For patients with arthritis, knee replacements have changed. Now, so have the guidelines for preventing blood clots afterward. With a regimen involving aspirin, knee replacement patients might reduce clot risks with a safe, inexpensive alternative to other drugs.  

Several decades ago, protocols for knee replacement surgery meant patients were in bed longer after surgery and rehabilitation was slower – both of which increase the risk for blood clots, says Kevin J. Bozic, MD, MBA, an orthopaedic surgeon at the University of California, San Francisco.

“Traditionally warfarin (Coumadin) and low molecular weight heparin were believed to be superior to aspirin for reducing blood clots – but that was when patients undergoing knee replacement were older and more sedentary,” says Dr. Bozic. Today, many active baby boomers are opting for knee replacements at a younger age. And many of them are walking the day of surgery and going to physical therapy immediately afterward, he says. For these patients, aspirin may be a safe and effective alternative to warfarin and heparin, which tend to carry both higher price tags and risks.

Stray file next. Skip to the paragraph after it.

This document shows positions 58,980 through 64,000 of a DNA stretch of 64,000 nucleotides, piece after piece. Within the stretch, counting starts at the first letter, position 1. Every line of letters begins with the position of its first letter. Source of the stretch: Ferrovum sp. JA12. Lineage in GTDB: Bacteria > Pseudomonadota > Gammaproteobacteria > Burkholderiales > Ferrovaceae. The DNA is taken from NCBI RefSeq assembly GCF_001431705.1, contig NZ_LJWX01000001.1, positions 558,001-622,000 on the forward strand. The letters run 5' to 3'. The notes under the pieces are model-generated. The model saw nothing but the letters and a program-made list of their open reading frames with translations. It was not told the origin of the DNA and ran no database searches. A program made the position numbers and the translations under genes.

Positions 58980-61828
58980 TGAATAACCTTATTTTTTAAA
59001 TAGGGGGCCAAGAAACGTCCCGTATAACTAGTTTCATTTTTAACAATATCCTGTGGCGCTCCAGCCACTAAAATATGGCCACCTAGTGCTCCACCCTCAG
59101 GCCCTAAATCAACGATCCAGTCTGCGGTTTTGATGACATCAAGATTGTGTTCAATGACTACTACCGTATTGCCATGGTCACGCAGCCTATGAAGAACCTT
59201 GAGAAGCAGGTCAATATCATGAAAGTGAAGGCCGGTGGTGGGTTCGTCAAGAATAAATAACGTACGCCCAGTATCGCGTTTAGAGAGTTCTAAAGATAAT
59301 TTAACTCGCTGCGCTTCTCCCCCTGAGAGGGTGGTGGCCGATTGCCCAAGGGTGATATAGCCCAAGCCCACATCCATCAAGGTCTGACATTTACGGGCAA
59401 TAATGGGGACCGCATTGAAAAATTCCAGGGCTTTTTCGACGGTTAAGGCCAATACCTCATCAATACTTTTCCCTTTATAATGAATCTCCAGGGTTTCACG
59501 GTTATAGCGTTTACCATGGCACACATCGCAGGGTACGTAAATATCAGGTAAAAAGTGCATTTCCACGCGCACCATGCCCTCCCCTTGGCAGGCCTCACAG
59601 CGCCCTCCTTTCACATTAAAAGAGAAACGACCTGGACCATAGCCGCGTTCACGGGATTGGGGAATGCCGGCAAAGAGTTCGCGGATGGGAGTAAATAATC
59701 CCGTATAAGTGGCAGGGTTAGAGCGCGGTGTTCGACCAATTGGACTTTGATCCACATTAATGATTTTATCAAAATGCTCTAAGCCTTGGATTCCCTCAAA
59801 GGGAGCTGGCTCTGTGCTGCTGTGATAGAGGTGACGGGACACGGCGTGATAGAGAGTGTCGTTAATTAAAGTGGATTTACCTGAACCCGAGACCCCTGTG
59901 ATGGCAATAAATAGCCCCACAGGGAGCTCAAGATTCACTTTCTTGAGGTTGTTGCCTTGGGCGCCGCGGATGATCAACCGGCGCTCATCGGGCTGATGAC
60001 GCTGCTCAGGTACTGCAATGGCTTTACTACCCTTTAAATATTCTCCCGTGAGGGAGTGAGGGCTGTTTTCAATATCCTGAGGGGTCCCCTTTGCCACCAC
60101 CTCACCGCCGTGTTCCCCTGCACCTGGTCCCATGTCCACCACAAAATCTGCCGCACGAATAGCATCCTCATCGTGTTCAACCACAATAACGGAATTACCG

Dr. Bozic led a study that looked at data from more than 93,840 patients who underwent knee replacement surgeries at about 300 hospitals. He found those who took aspirin had less risk of developing blood clots than those who took other blood-thinning drugs, such as heparin or Coumadin.

“Aspirin is a simple, inexpensive and commonly used drug with few side effects, so it’s a very attractive alternative to heparin or Coumadin, which can increase the risk of bleeding complications,” he says. “If a person has a higher risk for bleeding after surgery, they should be given aspirin, whereas people at higher risk for clots should be given the other drugs,” he says.